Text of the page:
How can our society regain respect?

“I don’t get no respect!”
-Rodney Dangerfield

He was a little guy, munching on the taco lunch that his mother had brought into my office for him, his younger sister and herself. I was a little miffed, I won’t lie, that the family knew they had an appointment with me right after lunch, but they decided to make the appointment itself lunch. I tried to concentrate on my interview questions and assessment, shredded lettuce and ground beef flying onto the floor as I did so. I could overlook the need to vacuum my office after the visit.

What I could not overlook, at least not easily, was the outright, in-my-face, vitriolic and vocal disrespect that was shown to me by my pint-sized patient. After trying to engage him for several minutes, only to have the conversation default to mother, who was trying her best to ignore his outrageous behavior, I got this answer from him as I tried to ask one more softball question.

“What I need from you right now is for you to stop talking!”

Really? That’s what I get from a latency age patient after being in the profession for thirty years? Really?

It struck me as I thought about this scenario later in the day and for several days after this that we are, as a culture, rapidly losing any sense of what appropriate displays of respect are. It happens in my office. It happens when I am seeing folks in emergency rooms around the state. It happens in homes across the country, as children disrespect their parents. It happens in schools, as kids think that bringing weapons to school in outright defiance of rules or talking back to teachers and principals is acceptable behavior.

It happens when citizens do not respect police officers or EMS workers. It happens to the office of the president of the United States. Now, I don’t know about you, but I was always taught that I should respect the office of the presidency no matter who held it, for he could be removed for wrong doing or could be voted out after his term if he had not done a good job, but the office would remain. Nowadays, it appears that we have lost our way and no longer prescribe to this idea either.

What has happened? What is happening?

Why do we no longer respect ourselves, our institutions such as schools, churches, marriage, and others?

It seems to me that several things are adrift here, with mooring lines long since cut and nothing to hold us safely in the harbor.

Respect is not being modeled in the home.

Respect is not being taught in the schools.

Respect is not being demanded as a prerequisite to moving forward in life.

Respect is not being earned, whether at the local level or at the highest levels of government and industry.

I would challenge each of us to think hard about this.

How do we get back to teaching respect from the very beginning in the home, then have this lesson continued in the schools, and then modeled further in the workplace and beyond?

A single session when a troubled child is scattering lettuce on my floor and telling me to shut up is one thing. Training kicks in to deal with these minor frustrations.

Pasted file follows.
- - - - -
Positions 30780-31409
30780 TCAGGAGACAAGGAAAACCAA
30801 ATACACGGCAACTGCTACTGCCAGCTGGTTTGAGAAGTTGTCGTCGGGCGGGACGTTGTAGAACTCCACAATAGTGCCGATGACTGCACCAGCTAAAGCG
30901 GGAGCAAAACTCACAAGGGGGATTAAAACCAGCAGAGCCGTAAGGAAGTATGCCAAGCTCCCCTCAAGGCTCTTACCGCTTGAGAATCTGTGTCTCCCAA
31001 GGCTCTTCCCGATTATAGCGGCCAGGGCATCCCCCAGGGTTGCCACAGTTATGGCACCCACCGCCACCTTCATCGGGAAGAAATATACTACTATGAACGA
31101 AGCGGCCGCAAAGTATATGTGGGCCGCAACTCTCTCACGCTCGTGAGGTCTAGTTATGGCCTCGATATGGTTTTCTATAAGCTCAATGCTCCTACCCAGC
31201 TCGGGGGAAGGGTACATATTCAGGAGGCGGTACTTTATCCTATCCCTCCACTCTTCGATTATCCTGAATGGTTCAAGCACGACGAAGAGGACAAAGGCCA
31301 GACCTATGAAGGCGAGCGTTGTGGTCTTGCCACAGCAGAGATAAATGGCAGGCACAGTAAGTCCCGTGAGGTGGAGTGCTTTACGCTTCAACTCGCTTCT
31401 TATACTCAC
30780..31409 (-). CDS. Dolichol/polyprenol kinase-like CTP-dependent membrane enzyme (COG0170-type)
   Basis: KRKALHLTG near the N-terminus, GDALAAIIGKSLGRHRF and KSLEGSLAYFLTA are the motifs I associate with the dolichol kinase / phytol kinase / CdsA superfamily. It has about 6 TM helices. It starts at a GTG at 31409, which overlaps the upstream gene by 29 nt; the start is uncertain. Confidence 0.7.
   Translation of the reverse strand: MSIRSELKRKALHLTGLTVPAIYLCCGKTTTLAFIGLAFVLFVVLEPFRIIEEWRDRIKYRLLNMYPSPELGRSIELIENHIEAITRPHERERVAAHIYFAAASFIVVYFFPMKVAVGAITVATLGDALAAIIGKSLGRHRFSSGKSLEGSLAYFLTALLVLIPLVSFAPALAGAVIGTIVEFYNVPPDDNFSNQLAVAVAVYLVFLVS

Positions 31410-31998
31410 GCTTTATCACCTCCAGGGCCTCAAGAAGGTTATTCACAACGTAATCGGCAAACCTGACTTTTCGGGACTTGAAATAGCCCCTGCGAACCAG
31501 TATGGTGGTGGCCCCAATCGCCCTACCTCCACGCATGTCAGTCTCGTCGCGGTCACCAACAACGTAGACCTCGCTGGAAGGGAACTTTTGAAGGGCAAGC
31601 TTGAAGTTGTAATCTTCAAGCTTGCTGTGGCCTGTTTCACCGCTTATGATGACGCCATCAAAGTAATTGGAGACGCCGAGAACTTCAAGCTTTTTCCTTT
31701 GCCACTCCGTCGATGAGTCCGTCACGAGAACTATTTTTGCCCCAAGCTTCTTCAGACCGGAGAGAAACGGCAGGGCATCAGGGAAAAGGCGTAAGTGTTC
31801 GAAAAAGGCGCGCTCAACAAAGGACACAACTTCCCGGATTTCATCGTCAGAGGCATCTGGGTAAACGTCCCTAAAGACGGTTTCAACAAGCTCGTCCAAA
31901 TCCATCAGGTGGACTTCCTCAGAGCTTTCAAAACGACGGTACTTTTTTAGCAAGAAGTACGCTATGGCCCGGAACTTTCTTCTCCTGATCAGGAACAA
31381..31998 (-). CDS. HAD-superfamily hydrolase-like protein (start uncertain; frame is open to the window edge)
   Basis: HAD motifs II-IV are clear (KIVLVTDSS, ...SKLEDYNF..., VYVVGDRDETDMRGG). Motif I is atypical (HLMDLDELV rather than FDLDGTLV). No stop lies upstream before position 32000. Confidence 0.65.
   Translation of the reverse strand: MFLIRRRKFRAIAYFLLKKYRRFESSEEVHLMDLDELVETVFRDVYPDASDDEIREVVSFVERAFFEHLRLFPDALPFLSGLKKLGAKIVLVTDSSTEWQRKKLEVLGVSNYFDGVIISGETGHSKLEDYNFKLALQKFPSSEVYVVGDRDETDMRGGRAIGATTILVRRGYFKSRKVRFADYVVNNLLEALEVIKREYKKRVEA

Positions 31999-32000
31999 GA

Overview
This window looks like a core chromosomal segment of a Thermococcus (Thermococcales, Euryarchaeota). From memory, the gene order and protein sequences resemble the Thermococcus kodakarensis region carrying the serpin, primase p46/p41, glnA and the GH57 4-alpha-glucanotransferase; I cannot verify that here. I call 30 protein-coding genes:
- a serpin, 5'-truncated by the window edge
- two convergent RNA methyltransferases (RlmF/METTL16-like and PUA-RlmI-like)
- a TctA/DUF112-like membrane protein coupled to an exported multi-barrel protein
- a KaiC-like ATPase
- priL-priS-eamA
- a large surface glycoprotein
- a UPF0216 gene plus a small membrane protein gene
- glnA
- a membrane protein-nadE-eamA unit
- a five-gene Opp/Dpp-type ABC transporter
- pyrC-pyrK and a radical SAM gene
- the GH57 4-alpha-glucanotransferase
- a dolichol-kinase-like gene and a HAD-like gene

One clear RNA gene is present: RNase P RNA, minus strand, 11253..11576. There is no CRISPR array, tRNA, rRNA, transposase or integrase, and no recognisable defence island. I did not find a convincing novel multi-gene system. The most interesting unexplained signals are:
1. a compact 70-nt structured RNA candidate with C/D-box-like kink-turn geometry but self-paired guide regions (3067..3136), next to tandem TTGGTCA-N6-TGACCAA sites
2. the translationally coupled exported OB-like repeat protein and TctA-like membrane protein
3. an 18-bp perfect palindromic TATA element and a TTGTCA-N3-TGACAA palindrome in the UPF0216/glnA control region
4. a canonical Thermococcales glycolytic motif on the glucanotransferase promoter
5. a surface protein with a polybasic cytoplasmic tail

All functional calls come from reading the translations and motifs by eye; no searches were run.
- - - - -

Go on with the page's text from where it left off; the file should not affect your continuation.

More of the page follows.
Losing respect for each other, our government, our religious institutions, our governing documents, our social norms, and our mutually accepted ways of moving together through society is much more serious, and may have far reaching effects if we don’t act now to turn things around.

Greg Smith is a psychiatrist who blogs at gregsmithmd.

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  • Adr Born

    Well that is simple. It is the lowest common denominator’s belief that equality is unconditional when what is says is that we should not discriminate on the basis of the accidents of birth: race, gender, etc. We should respect the equal potential of every human being.

    It is a wonderful ethic but it needs careful reading. What should we make of those who waste their potential and encourage others to do the same?

    Shouldn’t we judge people on their chosen morality between myopic, ignorant, subjective egoism and selflessly objective altruism?

    Is non-judgementalism a life ethic or just a communication tool?

  • Carolyn Thomas

    This issue is pervasive in our society, and goes far beyond your “pint-sized patient” and his enabler, the mother who sat there “trying her best to ignore his outrageous behavior”. I’m guessing, however, that since you’re a psychiatrist, the mother was bringing her child to see you precisely because of her child’s intolerable behavioural problems, so there may well be medical or psychosocial reasons for this behaviour that go well beyond disrespect.

    But I see the same lack of respect in a class of average first graders when I pick up my grandchild after school. The teacher reads an end-of-day story to a circle of nicely-seated 6 year olds while three or four kids (all boys) race around the back of the classroom shooting each other with makeshift Lego guns, ignored except for the teacher’s occasional feeble: “Boys! No guns in class!” before she goes right back to trying to read the storybook despite the racket going on from the boys.

    When you write “Respect is not being demanded as a prerequisite to moving forward in life”, I believe this is sadly true. Just look at the trainwreck called Toronto’s Mayor Rob Ford, who has still somehow managed to rise to the senior echelons of his city’s government despite behaving like a vulgar buffoon with little respect for himself or those around him.

    That little kid spewing shredded lettuce and ground beef on your floor is a little Rob Ford-in-training. Hard to warn children they won’t amount to much if they don’t smarten up when you have these kinds of high-profile role models.

    But what do you suggest can be done now to “turn things around”?

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